Web browsers have come a long way over the past decade. They’ve morphed from being applications that displayed static content to being applications which enable other applications to run. Whether it is TweetDeck or Gmail or Aviary, the web apps of today are as powerful as many of its desktop counterparts. However, even as browsers have become more capable than ever before, they’ve also been trimmed down.
In keeping with the trend of minimalism, web browsers have focused on becoming lighter and faster and cleaner than ever before. Even Opera, which once aimed to be the complete web productivity suite, changed tactics and killed of several features – IRC client, RSS client, Mail client, Torrent client Unite, and Widgets to name a few. Modern day browsers aim to include only what they believe is essential, and offer the rest through third-party extensions. However, if you want a browser, which does a little bit more out of the box, you’re not entirely out of options. Among the most promising new options is a little-known browser from Israel called Torch Brows
Torch Browser is based on Chromium, and looks and feels like pretty much Google Chrome. Once you login with your Google account, it will sync all of your Chrome settings, including your extensions. At the time of writing, the latest version of Torch is based on Chromium 29, while the latest stable channel release is Chromium 34. This difference might leave the Torch Browser vulnerable to security and performance issues that Google might have already patched. So, this is definitely something you should weight before opting for Torch.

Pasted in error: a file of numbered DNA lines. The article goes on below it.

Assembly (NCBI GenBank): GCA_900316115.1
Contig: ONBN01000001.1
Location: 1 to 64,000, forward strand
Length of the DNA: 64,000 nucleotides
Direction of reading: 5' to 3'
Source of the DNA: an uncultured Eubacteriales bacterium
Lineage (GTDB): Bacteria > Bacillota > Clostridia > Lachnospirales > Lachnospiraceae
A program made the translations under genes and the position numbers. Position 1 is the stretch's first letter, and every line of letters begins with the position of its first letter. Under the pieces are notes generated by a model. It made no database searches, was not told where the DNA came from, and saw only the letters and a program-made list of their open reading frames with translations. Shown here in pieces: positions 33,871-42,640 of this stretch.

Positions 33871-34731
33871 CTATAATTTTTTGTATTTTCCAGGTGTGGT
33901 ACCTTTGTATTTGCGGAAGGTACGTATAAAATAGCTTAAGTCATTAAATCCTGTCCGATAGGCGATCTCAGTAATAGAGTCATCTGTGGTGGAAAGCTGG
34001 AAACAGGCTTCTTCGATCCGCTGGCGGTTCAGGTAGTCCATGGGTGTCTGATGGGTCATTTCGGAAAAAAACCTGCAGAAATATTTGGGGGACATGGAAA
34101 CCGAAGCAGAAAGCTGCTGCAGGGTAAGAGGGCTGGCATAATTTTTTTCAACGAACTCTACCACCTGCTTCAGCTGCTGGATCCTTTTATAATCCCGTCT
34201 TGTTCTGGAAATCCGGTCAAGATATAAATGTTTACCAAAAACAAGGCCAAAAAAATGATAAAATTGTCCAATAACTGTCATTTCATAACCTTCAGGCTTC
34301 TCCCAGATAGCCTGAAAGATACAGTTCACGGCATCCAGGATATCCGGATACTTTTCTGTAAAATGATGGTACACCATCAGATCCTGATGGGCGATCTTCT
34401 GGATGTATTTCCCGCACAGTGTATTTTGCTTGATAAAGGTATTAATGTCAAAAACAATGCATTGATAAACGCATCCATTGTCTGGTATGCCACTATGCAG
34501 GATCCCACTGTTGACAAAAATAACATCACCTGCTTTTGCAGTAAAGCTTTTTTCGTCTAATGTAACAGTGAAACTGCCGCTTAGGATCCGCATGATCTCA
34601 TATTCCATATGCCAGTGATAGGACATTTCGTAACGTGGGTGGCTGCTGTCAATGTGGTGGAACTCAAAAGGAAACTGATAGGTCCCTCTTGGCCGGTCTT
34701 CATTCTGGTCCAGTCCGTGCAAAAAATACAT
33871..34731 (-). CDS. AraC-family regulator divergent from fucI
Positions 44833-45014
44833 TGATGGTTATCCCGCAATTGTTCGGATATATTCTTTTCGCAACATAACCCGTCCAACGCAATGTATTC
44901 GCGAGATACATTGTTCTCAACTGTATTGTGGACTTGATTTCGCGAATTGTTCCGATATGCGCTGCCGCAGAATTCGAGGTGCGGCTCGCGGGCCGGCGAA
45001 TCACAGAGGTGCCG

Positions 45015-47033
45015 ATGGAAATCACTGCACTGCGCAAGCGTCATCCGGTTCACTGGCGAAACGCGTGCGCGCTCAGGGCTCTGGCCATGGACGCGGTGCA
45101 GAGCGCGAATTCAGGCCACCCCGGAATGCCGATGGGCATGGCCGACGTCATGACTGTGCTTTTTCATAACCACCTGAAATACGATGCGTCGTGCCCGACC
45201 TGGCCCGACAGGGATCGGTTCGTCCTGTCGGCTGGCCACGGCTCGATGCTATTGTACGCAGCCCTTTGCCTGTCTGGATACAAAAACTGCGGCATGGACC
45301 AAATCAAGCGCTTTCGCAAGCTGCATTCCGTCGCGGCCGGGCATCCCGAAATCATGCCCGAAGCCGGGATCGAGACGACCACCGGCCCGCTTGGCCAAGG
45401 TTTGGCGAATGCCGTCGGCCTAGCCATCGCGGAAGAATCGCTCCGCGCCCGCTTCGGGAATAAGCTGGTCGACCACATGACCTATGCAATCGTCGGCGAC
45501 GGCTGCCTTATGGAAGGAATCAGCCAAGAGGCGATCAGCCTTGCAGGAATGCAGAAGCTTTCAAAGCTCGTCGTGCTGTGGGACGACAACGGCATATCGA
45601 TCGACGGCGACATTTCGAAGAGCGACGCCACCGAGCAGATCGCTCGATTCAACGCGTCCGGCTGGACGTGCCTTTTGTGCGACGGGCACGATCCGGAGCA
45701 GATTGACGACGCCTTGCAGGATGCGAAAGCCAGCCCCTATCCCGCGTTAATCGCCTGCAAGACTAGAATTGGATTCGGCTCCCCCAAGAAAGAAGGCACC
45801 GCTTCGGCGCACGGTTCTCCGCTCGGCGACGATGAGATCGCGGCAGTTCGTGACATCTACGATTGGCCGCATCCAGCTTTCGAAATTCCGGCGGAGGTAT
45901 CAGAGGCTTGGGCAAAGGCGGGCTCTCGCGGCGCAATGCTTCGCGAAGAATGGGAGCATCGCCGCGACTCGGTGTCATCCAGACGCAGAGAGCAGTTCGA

Unlike Opera, Torch doesn’t try to cater to the power users by adding niche features like IRC clients and web servers. Instead, all of the stuff that it adds are stuff that almost everyone will find useful. Chances are, you already have a dedicated, third-party app or extension for doing the same.
Torch provides out of the box sharing through a button that allows you to push content to Facebook and Twitter. There’s also another less-obvious, but way more useful way to share links, images, text, or and other content on the page. Just grab hold of the object you want to share, and drag left. It will display buckets where you can just drop the object. If you drag to the right, something similar happens. However, instead of getting options to share, you’ll be provided options to search for the selected content on Wikipedia, Google, Google Images, and YouTube.